advice to this pothole from a pretty good writer:
“have a heart that never hardens,
and a temper that never tires,
and a touch that never hurts.”
we went to
one of my grandie’s soccer games
his day to bring the snack
a variety pack
filled with all things crunchy and wonderful
he was really excited to share the treats
that his favorites would all be gone
i told him that it was important to offer them all
and then to eat whatever was left
he might be able to up the odds a little bit
by putting his favorites at the bottom of the box
that way he was more likely to have them left over
and he didn’t have to feel bad
because he had offered all of them to his team
if he was meant to have them
they would still be there
it was nice of him to have shared them
i watched as he thought it over
carefully put his ‘puffy cheetos’ on the bottom.
after the game he shared the snacks
and was delighted to see
his favorites were still there.
my daughter said that this was probably
the advice he would remember most from me
not to be kind, to be fair, or to take turns
to put your favorites in the bottom of the box,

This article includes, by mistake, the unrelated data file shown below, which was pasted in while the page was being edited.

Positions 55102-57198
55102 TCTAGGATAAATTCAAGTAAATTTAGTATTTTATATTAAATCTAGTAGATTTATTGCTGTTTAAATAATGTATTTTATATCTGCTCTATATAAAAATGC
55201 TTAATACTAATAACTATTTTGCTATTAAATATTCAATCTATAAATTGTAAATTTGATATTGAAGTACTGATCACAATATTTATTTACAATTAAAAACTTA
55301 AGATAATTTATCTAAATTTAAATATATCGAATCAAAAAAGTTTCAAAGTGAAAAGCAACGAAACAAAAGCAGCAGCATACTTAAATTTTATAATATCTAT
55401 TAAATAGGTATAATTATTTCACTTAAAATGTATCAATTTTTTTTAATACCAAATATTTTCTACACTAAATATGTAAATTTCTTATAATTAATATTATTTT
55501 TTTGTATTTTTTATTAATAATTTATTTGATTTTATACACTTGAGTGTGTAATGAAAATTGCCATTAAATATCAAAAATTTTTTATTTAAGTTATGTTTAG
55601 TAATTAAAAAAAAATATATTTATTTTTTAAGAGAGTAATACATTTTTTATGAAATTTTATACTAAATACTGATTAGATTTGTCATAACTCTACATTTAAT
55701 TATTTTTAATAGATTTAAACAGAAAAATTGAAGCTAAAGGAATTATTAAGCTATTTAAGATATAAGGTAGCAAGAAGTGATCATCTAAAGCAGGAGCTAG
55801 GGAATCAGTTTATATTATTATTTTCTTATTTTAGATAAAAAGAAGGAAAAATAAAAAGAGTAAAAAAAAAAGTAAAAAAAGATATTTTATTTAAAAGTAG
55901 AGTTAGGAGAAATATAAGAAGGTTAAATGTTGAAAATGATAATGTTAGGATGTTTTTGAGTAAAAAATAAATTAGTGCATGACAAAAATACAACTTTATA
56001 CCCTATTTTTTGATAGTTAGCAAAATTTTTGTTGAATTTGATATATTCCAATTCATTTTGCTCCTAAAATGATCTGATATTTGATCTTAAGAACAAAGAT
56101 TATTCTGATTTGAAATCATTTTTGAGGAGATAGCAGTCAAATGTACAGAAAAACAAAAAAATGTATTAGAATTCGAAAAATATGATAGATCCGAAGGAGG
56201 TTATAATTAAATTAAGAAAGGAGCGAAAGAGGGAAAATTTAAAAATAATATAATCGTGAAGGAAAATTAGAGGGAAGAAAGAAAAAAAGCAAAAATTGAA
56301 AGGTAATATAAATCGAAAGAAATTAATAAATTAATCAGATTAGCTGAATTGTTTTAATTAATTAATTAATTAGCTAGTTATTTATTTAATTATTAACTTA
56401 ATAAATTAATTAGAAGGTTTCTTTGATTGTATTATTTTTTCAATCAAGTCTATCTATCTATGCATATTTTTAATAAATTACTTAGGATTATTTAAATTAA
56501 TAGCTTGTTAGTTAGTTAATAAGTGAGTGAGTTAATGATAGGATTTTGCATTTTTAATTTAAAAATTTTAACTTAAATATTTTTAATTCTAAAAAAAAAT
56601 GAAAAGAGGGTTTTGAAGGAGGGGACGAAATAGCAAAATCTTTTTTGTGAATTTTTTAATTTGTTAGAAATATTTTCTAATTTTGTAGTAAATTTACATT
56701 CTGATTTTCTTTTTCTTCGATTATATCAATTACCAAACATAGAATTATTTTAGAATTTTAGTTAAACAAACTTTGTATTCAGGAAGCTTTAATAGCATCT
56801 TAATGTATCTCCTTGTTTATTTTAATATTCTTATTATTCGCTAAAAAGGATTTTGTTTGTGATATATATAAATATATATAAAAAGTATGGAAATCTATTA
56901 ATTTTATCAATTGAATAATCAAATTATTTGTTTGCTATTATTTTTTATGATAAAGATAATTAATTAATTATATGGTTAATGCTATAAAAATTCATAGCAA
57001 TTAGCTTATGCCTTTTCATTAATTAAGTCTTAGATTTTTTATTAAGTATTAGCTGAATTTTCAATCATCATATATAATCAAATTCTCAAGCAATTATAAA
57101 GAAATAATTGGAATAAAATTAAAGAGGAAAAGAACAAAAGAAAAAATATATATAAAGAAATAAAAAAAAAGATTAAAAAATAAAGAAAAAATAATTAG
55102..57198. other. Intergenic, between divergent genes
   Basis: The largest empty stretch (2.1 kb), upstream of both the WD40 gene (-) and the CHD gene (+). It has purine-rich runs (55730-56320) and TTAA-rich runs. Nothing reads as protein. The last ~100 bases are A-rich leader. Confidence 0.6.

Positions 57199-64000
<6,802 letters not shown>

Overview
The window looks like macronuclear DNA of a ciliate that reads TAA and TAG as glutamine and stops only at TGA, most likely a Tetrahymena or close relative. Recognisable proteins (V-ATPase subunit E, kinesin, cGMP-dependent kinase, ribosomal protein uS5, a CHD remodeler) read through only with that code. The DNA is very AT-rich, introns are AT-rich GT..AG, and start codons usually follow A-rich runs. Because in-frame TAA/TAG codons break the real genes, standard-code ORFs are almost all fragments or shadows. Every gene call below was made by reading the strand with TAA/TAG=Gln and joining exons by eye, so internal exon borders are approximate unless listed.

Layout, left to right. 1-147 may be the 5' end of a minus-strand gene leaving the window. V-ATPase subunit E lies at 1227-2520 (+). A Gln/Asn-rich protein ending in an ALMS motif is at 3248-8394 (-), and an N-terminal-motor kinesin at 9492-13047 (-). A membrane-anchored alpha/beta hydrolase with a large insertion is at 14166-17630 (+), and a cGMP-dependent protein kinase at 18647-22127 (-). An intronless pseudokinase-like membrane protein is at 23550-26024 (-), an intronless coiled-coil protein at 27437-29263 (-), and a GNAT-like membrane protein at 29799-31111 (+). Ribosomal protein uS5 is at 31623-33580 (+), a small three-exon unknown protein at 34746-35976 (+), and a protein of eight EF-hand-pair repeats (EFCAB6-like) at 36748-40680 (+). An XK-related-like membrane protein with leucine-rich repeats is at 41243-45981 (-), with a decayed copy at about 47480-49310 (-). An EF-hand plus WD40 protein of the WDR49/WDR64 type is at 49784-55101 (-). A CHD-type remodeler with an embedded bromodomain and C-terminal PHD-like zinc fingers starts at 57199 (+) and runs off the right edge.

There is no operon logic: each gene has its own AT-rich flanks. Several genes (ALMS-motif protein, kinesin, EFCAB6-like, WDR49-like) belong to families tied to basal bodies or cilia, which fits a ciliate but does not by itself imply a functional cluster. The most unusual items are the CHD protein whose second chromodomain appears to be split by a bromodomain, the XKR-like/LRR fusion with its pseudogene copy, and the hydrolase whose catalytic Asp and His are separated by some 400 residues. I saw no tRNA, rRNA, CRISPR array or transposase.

offer them to your friends
cross your fingers
hope for the best.
nothing wrong with hoping for the best.
grandparents are there to help the child get into mischief
they haven’t thought of yet.
~ gene perret
a good friend and i
have decided to start
a local advice column
called, ‘trial & error.’
i’m trial, she’s error.
when people ask us what to do
our advice will mostly come
from a place of ‘what not to do,’
based upon personal experience.
perhaps someone will heed our advice,
though most likely they won’t.
how life is
how we learn.
image credits: trialanderrorrecordings, google images
out walking with the kinders
i come up behind
an unlikely pair
who generally aren’t together,
one who is learning to cope
with separating from a twin,
the other who is having a hard time coping
with separating from a best friend.
the only real separation
is that the friend/twin in each case
wants to seek out other friends
and expand their horizons.
one says to the other,
“i know she wants to play with other people
and when she needs to do that,
i just let her go.
i know it’s what she has to do
and then she comes back later.”
the other responds,
“wow. how do you do that?”
“it’s just what you do.”
i am amazed by
this four year-old’s insight and advice,
as many adults
still have not mastered this understanding.
the only thing to do with good advice is to pass it on.
it is never of any use to oneself.
– oscar wilde
image credit: google images